The Gambling Commission in the UK released an annual report where they have reportedly, for the first time, looked into a problem known as "skin betting". They've revealed an alarming number of children from ages 11-16 partaking in this form of gambling.
"Skin betting" is typically in a video game where players have a chance to win what is called a "skin" for their weapon or character, which can be turned around and sold to others for real-life money.
According to the BBC, the commission is cracking down on this practice, calling it what they classify as gambling. Additional findings in the report include:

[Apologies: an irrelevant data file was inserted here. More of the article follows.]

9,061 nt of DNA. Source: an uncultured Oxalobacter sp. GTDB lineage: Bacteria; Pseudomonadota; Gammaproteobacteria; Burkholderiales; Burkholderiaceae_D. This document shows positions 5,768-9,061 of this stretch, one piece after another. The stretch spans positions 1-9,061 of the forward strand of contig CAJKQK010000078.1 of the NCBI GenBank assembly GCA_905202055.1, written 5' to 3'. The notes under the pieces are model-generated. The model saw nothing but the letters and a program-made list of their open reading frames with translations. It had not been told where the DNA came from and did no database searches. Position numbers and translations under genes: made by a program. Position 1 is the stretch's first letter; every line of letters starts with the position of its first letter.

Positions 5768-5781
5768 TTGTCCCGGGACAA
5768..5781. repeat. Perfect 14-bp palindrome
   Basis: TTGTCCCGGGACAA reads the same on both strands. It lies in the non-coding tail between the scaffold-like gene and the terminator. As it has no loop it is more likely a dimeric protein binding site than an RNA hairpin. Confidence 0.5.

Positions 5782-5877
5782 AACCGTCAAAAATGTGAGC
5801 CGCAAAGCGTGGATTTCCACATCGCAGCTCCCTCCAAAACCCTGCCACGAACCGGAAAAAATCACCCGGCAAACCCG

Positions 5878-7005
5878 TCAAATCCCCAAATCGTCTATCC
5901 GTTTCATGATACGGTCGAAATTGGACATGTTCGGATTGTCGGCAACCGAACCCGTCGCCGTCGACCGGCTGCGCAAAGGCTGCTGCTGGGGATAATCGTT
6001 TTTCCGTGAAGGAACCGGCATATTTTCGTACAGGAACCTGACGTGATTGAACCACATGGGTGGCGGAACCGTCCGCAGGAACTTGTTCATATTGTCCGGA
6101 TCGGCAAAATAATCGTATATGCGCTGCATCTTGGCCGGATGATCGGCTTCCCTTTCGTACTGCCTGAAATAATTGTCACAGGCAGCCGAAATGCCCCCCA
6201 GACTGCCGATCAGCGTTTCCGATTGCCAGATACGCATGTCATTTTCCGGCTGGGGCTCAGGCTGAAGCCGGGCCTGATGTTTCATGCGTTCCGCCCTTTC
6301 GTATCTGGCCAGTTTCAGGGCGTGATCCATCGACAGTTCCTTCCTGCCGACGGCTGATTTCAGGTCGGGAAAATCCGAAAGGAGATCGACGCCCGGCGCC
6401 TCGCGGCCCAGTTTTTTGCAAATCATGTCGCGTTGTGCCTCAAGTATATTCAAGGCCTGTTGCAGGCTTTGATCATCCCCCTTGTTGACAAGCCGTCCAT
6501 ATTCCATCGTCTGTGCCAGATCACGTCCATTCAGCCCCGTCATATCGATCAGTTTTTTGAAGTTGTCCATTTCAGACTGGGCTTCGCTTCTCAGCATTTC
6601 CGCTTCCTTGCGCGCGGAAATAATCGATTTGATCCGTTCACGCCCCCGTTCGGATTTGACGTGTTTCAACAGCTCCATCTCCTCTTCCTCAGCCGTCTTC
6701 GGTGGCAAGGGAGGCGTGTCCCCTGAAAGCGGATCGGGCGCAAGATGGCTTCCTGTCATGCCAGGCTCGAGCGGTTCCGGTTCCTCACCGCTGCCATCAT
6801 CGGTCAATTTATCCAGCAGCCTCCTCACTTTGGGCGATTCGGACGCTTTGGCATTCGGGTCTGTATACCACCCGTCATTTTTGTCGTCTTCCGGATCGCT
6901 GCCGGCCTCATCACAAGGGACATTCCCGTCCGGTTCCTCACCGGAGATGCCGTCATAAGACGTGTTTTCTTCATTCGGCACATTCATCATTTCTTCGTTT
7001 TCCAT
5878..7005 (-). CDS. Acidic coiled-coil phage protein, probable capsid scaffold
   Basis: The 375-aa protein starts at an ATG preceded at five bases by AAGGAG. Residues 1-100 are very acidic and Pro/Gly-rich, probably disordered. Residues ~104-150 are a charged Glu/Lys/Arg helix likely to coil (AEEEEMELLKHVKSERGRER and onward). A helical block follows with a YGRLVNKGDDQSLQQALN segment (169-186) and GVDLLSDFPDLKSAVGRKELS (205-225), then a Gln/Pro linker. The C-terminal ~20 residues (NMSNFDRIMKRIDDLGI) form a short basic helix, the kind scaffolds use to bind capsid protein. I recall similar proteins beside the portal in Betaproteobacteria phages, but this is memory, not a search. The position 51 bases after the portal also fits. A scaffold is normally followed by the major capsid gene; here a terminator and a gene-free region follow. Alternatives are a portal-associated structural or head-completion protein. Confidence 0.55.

- 45% of 11-16 year-olds were aware of "skin betting"
- 11% of 11-16 year-olds had placed bets using in-game items
- 59% of boys knew about the activity compared with 31% of girls
In response to this, third-party marketplaces like Steam were ordered to assist in fixing the problem.
- Valve ordered to tackle 'skin betting'
- 'Remove gambling ads appealing to children'
- Some students 'have £10,000 gambling debt'
Overall, the estimated total of children 11-16 spending money on gambling in the past week reaches 370,000 in England, Scotland and Wales. Meanwhile, in Belgium, they've recently defined the loot boxes in Star Wars Battlefield 2 to be gambling as well. Although New Zealand recently decided otherwise.